Movie Review: ’50/50′
That sounds like the setup for a serious drama, but “50/50” is largely a comedy! As such, it’s not immediately clear why it receives an R rating. Oh, wait a minute—it’s because of Seth Rogen’s potty-mouth. Other than that, it’s a sweet movie. True story too.
Adam Lerner (Joseph Gordon-Levitt), a young man in the prime of life, contracts a rare form of spinal cancer and has a 50/50 chance of surviving. His buddy Kyle (Seth Rogen) uses Adam’s illness (he calls it “back cancer”) to hit on women. Adam is disgusted with Kyle, until his girlfriend Rachael (Bryce Dallas Howard) cheats on him, that is.
Adam goes for treatment and gets to know the boys in the chemotherapy waiting room. He goes for counseling, where his erstwhile annoying, by-the-book, inexperienced therapist Katherine (Anna Kendrick) begins to grow on him …
Finally, here is a movie where Joseph Gordon-Levitt doesn’t have to act like a crazy person. So far, Hollywood’s got him playing two notes: sensitive young man and ultraviolent juvie. For now, he’s got both ends of the spectrum covered. It’ll be interesting to see him start to fill in the middle. But he’s a true leading man, for sure.
Seth Rogen is always a pleasure to laugh with and at. He still hasn’t worn out his welcome and is in fine form here.
Bryce Dallas Howard’s eyes are so icy-blue pretty that they may be getting her cast as false and heartless these days. (She’s downright scary in “The Help.”) Howard is Opie’s kid (Ron Howard), however, so she’s genetically predisposed to having a warm heart. It’ll be good to see her finally play that portion of her range. She does icy-false a bit too well. It’s disturbing.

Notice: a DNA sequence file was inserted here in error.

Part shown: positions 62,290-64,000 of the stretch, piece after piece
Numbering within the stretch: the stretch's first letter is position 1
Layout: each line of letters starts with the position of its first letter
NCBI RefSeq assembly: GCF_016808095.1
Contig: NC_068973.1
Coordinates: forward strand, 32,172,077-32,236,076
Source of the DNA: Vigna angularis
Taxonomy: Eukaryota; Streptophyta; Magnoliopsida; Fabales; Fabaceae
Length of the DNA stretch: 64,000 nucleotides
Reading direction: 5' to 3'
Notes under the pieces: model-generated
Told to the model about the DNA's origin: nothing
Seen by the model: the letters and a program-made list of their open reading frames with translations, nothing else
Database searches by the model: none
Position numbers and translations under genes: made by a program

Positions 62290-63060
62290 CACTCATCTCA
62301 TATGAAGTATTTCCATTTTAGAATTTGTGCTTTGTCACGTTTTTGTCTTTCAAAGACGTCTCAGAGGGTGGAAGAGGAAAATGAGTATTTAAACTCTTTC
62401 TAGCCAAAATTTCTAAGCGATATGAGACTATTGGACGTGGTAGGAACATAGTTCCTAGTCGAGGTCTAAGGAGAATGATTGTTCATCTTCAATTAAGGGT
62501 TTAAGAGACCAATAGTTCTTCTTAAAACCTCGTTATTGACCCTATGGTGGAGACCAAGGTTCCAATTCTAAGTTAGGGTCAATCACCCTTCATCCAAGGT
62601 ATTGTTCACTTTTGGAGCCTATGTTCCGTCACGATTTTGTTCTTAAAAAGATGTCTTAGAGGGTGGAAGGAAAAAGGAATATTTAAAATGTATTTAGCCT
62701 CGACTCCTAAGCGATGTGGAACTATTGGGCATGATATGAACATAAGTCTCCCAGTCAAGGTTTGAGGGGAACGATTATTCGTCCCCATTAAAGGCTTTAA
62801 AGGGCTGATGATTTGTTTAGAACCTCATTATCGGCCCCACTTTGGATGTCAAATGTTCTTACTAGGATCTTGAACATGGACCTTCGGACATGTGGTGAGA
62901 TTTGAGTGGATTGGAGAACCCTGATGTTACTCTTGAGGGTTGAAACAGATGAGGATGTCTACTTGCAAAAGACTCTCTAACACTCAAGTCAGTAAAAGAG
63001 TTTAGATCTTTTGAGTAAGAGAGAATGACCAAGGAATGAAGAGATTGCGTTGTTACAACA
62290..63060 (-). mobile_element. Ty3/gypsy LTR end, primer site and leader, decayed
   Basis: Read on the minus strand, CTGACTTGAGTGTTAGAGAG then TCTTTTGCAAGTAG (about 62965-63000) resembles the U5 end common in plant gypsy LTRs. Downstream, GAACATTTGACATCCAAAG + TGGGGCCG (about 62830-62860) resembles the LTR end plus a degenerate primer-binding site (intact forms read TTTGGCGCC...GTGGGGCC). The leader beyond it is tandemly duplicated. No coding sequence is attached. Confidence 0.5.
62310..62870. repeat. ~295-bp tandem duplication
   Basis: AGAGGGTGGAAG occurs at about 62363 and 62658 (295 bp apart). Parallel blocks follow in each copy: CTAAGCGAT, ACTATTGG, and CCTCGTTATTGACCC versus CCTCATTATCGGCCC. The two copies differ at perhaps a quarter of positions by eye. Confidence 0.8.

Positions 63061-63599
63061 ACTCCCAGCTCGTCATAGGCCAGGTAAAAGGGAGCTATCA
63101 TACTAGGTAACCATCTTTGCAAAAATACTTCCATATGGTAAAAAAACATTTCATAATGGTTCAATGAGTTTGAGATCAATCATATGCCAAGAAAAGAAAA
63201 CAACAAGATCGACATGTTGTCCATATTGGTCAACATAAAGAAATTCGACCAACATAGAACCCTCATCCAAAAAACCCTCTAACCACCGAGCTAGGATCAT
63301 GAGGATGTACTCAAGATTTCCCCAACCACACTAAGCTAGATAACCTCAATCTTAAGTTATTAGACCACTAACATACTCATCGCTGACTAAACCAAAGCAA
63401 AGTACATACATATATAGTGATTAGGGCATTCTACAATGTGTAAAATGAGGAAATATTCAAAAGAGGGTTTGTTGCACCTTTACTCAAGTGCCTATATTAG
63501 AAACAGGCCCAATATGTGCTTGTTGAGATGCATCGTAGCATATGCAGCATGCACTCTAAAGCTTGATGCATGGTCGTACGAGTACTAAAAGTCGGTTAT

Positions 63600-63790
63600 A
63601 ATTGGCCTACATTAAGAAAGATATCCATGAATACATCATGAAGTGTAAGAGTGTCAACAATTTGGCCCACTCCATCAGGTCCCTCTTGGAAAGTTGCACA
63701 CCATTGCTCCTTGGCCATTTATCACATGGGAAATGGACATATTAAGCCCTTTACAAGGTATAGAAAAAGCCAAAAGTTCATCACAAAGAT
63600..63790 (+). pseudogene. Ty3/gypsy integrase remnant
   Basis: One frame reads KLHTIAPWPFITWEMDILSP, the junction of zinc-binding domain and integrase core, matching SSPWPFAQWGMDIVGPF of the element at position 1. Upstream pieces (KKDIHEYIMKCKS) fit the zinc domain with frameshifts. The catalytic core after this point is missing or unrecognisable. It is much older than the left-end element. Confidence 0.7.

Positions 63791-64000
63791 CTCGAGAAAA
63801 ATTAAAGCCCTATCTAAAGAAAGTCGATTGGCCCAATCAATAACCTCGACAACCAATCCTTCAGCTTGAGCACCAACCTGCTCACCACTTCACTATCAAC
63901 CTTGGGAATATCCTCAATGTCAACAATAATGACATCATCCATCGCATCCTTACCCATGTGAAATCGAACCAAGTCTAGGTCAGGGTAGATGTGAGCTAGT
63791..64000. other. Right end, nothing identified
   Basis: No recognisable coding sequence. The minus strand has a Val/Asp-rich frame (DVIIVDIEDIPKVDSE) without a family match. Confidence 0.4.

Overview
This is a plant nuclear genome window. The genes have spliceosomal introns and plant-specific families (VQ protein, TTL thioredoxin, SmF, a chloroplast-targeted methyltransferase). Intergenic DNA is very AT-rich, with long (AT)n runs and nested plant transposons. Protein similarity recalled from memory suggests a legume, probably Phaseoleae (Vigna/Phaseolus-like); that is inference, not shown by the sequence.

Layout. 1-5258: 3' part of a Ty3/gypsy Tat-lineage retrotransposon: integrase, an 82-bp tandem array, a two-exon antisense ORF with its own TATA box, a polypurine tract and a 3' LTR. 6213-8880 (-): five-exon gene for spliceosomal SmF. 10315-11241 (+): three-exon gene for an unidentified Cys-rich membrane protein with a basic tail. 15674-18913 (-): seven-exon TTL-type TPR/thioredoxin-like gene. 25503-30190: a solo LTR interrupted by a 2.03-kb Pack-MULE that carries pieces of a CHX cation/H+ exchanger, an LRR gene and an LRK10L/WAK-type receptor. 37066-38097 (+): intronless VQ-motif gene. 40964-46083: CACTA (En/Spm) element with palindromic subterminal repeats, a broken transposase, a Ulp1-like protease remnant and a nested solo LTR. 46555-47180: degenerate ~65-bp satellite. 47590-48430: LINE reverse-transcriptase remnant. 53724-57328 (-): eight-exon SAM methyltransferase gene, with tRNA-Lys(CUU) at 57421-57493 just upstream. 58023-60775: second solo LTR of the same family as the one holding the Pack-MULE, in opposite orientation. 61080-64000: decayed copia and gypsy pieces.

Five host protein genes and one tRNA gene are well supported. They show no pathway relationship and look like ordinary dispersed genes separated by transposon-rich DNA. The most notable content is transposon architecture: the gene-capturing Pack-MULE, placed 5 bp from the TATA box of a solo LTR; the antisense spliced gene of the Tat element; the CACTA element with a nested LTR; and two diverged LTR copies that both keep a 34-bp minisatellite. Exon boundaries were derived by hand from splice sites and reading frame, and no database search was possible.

Anna Kendrick, a fresh young person already sporting an Academy Award nomination for her work with George Clooney in “Up in the Air,” is looking to join Amy Adams in the “so-adorable-I-can’t-take-it-anymore” department. Not a classic beauty, but she’s got something very special. She pretty much steals the movie. You miss her when she’s not there.
To sum up: Boy leads fairly easy, somewhat vacuous life with vacuous girlfriend. He gets cancer, looks death in the face, gets a new perspective, and becomes a man. Becoming an adult always involves surviving some kind of ordeal, something that’s perceived as impossible. For women, it used to be giving birth without epidurals or anesthetized C-sections. Ordeals like the Vision Quest or the Walkabout, by causing us to endure a complete lack of everything for an extended period of time, make us appreciate life that much more fully afterward. That’s what Adam Lerner learns. In terms of learning to appreciate one’s life—getting cancer can be a good thing.